March – Establishing a route – The dangers

ROUTE SETTING – The best way to establish a route is to walk it. However, this method is not very practical, especially in critical situations, when you need to save yourself. Before setting off, you should find a high vantage point – hill or tree, that you can safely climb – and use binoculars and a map to try to determine the optimal route. In the jungle, the ridges of the hills are usually less vegetated than valleys, therefore they are easier to follow. However, in the valleys, along rivers or streams, there may be comfortable well-trodden paths. Always try to choose the safest and easiest route, especially if you are not on a sightseeing tour, you just need to save yourself and your companions.


Regular stops are very necessary, especially when the group is walking. Do your best, that they always last approx 10 minutes, but don't start counting the time, until the last one in the group arrives at the berth and sits down. While the main group is resting, the most skilled can investigate the way forward.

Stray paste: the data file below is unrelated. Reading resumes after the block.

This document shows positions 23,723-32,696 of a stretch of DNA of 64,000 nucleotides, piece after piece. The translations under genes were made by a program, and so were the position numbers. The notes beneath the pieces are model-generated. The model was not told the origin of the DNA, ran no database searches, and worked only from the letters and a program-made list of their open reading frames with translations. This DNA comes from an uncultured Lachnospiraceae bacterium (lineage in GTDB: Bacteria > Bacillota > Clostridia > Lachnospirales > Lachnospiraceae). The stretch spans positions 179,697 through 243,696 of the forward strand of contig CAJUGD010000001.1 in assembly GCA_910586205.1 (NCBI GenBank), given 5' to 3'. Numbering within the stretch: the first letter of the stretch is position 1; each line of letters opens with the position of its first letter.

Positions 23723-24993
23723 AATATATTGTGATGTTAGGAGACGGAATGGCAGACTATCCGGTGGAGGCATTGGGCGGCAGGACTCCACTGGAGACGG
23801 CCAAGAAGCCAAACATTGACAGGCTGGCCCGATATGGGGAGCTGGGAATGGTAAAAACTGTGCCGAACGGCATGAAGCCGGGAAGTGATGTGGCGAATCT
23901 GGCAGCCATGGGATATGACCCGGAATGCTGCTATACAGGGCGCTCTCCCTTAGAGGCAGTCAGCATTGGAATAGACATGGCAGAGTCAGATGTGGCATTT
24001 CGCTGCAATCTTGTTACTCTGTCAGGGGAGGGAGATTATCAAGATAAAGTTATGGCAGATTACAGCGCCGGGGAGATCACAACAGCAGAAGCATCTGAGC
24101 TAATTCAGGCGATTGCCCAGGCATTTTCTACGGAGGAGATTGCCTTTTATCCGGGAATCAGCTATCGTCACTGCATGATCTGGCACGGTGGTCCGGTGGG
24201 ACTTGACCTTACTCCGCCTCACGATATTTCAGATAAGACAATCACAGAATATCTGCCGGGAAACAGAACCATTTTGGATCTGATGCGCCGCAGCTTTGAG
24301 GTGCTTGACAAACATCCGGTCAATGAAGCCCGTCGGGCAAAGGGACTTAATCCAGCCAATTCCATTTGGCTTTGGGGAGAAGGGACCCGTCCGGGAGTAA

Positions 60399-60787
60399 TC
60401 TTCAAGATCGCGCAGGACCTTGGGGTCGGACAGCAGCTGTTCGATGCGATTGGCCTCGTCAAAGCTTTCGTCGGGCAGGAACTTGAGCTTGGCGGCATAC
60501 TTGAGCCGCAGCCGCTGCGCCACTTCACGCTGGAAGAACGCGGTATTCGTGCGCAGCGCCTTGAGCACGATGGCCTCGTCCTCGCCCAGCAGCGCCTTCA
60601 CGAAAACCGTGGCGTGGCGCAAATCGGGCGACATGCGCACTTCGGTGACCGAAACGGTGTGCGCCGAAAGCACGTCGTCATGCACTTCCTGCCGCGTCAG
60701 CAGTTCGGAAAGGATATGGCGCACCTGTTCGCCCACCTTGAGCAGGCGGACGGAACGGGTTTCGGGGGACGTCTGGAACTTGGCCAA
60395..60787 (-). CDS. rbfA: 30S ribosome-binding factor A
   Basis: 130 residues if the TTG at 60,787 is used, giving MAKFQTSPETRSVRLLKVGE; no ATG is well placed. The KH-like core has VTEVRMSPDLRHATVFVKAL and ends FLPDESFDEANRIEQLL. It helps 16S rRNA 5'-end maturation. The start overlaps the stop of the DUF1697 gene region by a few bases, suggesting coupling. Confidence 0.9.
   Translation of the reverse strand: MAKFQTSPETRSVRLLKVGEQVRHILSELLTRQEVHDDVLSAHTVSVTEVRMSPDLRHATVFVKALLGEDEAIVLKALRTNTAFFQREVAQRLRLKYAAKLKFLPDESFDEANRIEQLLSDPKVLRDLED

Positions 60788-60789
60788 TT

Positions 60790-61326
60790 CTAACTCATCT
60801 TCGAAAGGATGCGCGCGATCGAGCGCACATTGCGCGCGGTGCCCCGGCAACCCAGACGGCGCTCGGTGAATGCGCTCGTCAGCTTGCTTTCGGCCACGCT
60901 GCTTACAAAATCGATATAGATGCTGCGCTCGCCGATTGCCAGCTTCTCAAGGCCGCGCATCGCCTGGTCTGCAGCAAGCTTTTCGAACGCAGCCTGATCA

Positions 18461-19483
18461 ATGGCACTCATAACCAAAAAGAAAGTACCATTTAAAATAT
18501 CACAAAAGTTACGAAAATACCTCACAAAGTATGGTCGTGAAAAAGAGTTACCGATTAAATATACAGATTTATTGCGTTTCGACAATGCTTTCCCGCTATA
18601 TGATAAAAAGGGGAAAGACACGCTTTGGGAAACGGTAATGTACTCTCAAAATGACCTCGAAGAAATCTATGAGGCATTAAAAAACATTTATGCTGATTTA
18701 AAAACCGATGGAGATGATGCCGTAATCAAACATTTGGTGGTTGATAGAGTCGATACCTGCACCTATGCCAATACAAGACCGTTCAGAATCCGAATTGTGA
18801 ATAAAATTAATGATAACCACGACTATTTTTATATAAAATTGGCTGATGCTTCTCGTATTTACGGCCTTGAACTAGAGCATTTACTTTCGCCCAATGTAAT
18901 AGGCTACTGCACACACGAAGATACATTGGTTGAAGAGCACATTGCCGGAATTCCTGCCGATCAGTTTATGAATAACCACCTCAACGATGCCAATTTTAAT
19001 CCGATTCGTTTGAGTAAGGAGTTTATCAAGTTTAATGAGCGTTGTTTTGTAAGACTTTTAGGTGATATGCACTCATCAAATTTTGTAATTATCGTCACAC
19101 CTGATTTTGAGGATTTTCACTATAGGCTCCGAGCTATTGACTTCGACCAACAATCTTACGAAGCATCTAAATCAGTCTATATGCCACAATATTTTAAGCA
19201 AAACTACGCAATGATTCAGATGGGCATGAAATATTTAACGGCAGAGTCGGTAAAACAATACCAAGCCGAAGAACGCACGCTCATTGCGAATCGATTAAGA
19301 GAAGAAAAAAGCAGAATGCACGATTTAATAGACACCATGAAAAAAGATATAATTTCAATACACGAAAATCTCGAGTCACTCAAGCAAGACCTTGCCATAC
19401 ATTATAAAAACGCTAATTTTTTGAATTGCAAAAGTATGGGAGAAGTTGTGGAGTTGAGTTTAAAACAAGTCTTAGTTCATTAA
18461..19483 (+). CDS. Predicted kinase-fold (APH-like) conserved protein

Walk slowly at night, examining the ground in front of him with his foot, before you stand on it with your full weight. Try to make the best use of moonlight and starlight; avoid wooded areas. Crouch and look up, to the sky marking its further path according to the stars. Look at the passing objects and various objects in the field from the side rather than straight ahead. Pause regularly from time to time, standing still and listening to the silence. Check the direction of your march with a compass and a map at every opportunity.

Eye accommodation

It is the ability of the eye to adapt to the reduced light intensity, which allows you to see objects in the dark. If you need to look at a map or compass, use a flashlight, it's better to close one eye, then your eyesight will get accustomed to the dark faster.


There are many dangers for a walker moving in the wild – from the possibility of twisting a leg to an insect bite or a poisonous snake.
For example, many species of biting flies plague many North American woodlands and wetlands. Ticks are also one of these dangers, which you can accidentally knock down by breaking through the bushes. You need to adapt your pace and walking style to the type of terrain, otherwise you risk injury. During an exhausting walk, you can also overheat your body. Remember to take airy clothes and wear onions.


Different species of hornets (Vespa) occur in the temperate zone. When marching, be careful of these insects, to avoid a painful sting.